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House OKs feticide bill, sends back to Senate

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Legislation that would increase the penalty for fetal homicide has made it through the Indiana House of Representatives, and now must go back for approval in the Senate where it originated since some changes were made.

On Monday, the House voted 96-0 in support of Senate Bill 236, which would apply to fetuses at any stage of development and enhance the feticide penalty from the current two- to six-year term, to a six- to 20-year penalty. It would also allow an additional six to 20 years of prison time to be added for anyone convicted of murder or attempted murder if they cause pregnancy loss, boosting the feticide penalty from a Class C to a Class B felony.

The only amendment replaced references to the death of a child in utero with new language referring to the termination of a human pregnancy, matching existing language in the state's feticide law. The Senate had passed the bill by a 40-9 vote on Feb. 25, and will now reconsider it with the new language.

Lawmakers leading the effort were Sen. James Merritt and Rep. Mike Murphy, both R-Indianapolis, and Rep. Linda Lawson, D-Hammond. The legislation comes in response to an Indianapolis shooting in April 2008, when a pregnant bank teller was shot in the abdomen and later lost the twin girls she'd been carrying for about six months. One was stillborn, and the other died about five hours after the premature birth.

Current law only allows murder charges to be filed if a fetus has reached "viability," or about seven months. Approximately 37 states have feticide laws and about 18 of those consider the killing of a fetus at any stage to be murder, Merritt noted.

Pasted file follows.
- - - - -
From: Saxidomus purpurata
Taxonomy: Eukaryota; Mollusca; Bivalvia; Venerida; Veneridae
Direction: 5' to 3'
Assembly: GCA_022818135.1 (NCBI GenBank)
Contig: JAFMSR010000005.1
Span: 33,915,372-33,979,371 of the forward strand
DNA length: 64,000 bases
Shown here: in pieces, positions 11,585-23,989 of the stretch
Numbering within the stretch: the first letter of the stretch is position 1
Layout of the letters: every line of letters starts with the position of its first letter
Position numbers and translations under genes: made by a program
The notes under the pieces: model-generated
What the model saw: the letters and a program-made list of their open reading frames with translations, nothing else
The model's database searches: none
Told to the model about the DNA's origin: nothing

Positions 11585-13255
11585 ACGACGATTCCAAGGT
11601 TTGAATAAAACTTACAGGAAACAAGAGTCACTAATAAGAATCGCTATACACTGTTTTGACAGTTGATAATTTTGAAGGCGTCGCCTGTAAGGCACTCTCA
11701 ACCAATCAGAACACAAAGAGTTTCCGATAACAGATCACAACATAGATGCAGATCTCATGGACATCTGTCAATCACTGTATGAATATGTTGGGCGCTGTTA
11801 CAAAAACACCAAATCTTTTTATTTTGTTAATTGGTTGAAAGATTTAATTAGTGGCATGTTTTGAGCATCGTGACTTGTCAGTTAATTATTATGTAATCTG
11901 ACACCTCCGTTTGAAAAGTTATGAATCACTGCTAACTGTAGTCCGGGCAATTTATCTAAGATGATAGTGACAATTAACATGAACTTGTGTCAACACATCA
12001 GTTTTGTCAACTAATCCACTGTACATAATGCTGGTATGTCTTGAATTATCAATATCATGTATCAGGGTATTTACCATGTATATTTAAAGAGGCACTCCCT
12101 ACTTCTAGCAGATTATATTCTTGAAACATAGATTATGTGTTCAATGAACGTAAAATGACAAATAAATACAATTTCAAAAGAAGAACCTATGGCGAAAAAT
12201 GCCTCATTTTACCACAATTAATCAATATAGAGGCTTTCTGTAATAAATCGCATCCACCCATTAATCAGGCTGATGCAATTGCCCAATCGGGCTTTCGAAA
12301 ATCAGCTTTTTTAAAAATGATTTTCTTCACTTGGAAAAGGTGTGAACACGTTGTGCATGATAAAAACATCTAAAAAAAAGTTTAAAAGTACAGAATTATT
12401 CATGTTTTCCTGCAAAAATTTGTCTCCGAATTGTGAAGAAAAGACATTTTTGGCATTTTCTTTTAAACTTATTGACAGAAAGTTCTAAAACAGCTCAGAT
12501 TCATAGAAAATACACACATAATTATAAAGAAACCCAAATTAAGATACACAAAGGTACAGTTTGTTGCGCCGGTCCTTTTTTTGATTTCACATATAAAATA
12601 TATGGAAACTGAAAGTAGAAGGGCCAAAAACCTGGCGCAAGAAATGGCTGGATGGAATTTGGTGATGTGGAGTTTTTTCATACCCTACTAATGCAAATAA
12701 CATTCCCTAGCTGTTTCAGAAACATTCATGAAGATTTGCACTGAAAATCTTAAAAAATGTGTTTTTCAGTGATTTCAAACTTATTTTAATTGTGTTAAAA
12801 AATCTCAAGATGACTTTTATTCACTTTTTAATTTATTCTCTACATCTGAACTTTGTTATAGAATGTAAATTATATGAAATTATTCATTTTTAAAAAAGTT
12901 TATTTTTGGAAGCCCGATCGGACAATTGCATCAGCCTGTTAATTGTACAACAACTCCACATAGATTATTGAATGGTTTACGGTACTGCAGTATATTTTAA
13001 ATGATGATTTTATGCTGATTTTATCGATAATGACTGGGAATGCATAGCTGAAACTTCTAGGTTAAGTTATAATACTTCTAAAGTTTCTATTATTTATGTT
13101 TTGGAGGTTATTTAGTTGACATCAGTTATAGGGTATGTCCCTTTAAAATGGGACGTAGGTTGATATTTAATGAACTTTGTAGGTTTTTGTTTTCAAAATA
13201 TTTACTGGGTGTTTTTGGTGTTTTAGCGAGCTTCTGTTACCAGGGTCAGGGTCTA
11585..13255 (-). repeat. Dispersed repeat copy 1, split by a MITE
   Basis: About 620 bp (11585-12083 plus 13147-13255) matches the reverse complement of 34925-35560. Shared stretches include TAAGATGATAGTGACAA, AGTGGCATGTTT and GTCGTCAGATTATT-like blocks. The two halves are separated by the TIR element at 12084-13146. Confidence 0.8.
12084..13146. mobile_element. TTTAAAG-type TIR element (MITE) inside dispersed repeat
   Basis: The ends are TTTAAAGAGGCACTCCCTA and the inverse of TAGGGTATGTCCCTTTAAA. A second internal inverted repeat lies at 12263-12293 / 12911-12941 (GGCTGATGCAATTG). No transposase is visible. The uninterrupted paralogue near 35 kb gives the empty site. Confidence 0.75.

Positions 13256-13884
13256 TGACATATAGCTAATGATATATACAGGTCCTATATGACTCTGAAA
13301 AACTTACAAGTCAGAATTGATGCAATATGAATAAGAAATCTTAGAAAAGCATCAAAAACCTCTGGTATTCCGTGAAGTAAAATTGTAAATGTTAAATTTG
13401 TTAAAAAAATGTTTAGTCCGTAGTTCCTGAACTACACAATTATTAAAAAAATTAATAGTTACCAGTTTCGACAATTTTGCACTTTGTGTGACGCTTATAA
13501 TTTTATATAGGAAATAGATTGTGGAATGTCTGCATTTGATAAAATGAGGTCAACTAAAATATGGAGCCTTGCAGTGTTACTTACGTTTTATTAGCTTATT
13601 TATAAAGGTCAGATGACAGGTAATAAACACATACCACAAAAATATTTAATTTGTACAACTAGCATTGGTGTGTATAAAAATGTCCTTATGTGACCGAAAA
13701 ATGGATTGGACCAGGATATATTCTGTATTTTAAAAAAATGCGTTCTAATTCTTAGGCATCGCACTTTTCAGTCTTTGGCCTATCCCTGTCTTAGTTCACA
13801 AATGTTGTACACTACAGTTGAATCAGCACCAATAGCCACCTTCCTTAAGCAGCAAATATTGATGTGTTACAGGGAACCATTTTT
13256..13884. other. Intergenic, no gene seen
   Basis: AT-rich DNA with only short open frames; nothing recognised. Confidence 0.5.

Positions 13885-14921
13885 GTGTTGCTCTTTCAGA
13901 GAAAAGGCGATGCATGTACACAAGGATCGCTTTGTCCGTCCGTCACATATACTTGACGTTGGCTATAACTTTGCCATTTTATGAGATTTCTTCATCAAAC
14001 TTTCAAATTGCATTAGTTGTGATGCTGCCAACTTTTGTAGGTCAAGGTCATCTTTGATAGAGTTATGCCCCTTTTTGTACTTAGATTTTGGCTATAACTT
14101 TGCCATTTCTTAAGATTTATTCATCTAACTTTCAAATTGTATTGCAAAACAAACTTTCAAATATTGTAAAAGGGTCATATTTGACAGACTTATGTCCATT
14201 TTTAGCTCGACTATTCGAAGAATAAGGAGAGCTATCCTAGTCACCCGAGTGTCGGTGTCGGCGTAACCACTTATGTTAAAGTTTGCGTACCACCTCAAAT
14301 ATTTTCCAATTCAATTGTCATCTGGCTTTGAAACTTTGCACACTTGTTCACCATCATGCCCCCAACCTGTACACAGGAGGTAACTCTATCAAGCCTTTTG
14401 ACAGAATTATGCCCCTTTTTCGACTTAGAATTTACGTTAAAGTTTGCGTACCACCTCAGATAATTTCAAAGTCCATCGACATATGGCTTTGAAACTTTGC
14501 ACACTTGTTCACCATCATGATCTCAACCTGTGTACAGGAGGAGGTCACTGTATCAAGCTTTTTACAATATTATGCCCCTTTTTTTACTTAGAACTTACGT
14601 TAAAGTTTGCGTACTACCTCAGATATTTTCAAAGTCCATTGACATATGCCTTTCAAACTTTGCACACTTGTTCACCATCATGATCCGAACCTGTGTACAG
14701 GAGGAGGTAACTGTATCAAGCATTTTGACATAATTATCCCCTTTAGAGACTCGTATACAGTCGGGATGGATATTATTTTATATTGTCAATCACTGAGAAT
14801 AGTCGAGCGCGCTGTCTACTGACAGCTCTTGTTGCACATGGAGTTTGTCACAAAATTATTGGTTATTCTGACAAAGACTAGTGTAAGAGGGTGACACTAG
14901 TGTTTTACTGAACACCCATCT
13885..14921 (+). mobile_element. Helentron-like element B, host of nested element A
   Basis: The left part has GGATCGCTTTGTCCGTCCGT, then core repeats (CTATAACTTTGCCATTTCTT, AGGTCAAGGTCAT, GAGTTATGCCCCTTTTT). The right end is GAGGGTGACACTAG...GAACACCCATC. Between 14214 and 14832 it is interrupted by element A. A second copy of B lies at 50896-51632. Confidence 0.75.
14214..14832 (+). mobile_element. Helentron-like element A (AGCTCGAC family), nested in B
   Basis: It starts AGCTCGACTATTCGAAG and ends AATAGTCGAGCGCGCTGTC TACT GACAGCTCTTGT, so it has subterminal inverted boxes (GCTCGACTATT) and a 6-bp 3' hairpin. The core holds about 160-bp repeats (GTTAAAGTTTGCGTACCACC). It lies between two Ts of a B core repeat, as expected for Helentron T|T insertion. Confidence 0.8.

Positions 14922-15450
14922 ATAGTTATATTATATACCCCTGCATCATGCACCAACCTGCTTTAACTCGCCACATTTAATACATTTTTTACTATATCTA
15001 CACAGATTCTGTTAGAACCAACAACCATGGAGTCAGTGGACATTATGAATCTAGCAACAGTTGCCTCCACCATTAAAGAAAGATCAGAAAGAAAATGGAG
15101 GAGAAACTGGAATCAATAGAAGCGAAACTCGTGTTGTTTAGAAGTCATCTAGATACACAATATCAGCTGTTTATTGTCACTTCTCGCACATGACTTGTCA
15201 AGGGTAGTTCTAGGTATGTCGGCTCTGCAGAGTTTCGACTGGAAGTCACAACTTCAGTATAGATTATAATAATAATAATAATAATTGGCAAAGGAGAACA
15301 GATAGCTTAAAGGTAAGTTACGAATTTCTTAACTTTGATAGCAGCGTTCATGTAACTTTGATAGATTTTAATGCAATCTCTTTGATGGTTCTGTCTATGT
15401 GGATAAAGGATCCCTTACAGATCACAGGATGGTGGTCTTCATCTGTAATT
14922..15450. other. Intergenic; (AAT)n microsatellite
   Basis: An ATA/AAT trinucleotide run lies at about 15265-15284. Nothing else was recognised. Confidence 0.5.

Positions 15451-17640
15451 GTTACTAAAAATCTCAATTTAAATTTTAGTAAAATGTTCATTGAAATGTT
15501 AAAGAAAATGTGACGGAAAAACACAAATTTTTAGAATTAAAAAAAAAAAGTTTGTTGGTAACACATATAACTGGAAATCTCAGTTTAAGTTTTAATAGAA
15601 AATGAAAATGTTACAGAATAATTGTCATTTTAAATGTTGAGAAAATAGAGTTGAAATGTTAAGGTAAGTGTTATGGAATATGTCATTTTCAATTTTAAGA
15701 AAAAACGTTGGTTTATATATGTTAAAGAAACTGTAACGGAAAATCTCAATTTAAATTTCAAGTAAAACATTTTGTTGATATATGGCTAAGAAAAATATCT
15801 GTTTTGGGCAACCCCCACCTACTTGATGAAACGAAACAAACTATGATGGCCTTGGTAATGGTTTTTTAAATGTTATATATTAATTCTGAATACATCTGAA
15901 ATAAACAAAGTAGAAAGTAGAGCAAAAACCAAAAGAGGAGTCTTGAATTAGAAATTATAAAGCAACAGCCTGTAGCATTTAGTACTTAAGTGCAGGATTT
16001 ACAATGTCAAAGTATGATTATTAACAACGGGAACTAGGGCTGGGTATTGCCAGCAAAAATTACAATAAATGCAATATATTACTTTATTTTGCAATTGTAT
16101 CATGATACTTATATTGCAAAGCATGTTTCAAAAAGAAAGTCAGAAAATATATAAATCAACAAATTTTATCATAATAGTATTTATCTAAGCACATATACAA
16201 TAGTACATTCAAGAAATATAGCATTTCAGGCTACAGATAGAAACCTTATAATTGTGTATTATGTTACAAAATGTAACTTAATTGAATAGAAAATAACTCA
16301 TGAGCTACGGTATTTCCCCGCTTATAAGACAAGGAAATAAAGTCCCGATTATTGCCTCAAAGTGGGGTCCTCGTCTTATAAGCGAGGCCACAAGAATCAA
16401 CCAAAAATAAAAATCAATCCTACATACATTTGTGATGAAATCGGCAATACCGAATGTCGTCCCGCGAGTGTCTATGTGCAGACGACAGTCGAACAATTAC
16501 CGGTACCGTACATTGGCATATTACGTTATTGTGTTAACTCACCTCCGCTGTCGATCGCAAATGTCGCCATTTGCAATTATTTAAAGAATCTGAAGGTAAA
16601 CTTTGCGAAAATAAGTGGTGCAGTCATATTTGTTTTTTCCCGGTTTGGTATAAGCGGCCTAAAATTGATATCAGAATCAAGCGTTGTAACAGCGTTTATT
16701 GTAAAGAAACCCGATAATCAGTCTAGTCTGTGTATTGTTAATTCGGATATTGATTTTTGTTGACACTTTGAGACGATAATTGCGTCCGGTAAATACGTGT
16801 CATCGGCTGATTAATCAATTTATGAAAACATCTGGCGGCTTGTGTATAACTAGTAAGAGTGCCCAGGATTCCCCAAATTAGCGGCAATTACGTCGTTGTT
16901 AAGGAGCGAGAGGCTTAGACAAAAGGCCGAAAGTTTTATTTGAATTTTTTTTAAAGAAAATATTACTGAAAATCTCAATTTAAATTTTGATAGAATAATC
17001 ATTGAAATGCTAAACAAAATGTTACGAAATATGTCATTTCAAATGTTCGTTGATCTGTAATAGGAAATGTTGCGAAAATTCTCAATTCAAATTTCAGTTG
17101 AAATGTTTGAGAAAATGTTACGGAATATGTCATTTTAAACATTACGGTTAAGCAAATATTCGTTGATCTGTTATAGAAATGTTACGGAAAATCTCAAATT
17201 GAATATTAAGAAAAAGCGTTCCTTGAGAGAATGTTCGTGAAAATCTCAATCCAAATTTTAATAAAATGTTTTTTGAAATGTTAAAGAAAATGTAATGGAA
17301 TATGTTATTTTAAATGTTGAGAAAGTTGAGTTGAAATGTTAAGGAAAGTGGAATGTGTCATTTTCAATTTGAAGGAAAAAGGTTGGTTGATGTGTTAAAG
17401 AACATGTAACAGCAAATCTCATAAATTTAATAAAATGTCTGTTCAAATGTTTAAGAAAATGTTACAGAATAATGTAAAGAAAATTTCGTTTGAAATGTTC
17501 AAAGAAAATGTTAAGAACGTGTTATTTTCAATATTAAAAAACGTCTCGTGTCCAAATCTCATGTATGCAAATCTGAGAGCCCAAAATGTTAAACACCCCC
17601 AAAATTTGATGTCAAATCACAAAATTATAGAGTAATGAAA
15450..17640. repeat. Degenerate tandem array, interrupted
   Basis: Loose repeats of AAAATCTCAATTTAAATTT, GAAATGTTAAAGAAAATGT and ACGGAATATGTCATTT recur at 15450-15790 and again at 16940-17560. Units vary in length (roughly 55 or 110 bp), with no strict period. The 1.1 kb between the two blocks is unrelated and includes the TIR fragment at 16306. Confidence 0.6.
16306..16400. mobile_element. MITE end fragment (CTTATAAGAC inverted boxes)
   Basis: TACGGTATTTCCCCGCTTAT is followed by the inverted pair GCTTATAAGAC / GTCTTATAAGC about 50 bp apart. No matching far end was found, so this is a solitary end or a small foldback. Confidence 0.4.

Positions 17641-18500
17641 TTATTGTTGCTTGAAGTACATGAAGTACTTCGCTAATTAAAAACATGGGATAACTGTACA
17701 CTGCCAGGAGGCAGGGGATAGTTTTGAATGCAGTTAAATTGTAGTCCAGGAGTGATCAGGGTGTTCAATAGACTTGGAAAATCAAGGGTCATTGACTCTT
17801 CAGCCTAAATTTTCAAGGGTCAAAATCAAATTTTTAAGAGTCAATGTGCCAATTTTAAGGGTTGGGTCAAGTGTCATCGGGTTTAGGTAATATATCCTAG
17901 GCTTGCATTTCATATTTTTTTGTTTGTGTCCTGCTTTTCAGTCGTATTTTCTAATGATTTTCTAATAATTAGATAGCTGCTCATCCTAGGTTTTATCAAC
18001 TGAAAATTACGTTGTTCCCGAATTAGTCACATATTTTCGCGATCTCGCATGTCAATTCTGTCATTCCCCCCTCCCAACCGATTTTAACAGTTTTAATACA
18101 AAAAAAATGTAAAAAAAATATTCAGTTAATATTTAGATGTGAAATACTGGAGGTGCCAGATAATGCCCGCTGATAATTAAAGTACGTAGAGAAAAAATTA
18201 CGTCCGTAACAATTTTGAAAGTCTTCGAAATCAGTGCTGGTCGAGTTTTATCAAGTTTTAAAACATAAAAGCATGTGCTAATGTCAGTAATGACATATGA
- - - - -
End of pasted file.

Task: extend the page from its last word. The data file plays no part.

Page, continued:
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  1. What is this, the Ind Supreme Court thinking that there is a separation of powers and limited enumerated powers as delegated by a dusty old document? Such eighteen century thinking, so rare and unwanted by the elites in this modern age. Dictate to us, dictate over us, the massess are chanting! George Soros agrees. Time to change with times Ind Supreme Court, says all President Snows. Rule by executive decree is the new black.

  2. I made the same argument before a commission of the Indiana Supreme Court and then to the fedeal district and federal appellate courts. Fell flat. So very glad to read that some judges still beleive that evidentiary foundations matter.

  3. KUDOS to the Indiana Supreme Court for realizing that some bureacracies need to go to the stake. Recall what RWR said: "No government ever voluntarily reduces itself in size. Government programs, once launched, never disappear. Actually, a government bureau is the nearest thing to eternal life we'll ever see on this earth!" NOW ... what next to this rare and inspiring chopping block? Well, the Commission on Gender and Race (but not religion!?!) is way overdue. And some other Board's could be cut with a positive for State and the reputation of the Indiana judiciary.

  4. During a visit where an informant with police wears audio and video, does the video necessary have to show hand to hand transaction of money and narcotics?

  5. I will agree with that as soon as law schools stop lying to prospective students about salaries and employment opportunities in the legal profession. There is no defense to the fraudulent numbers first year salaries they post to mislead people into going to law school.

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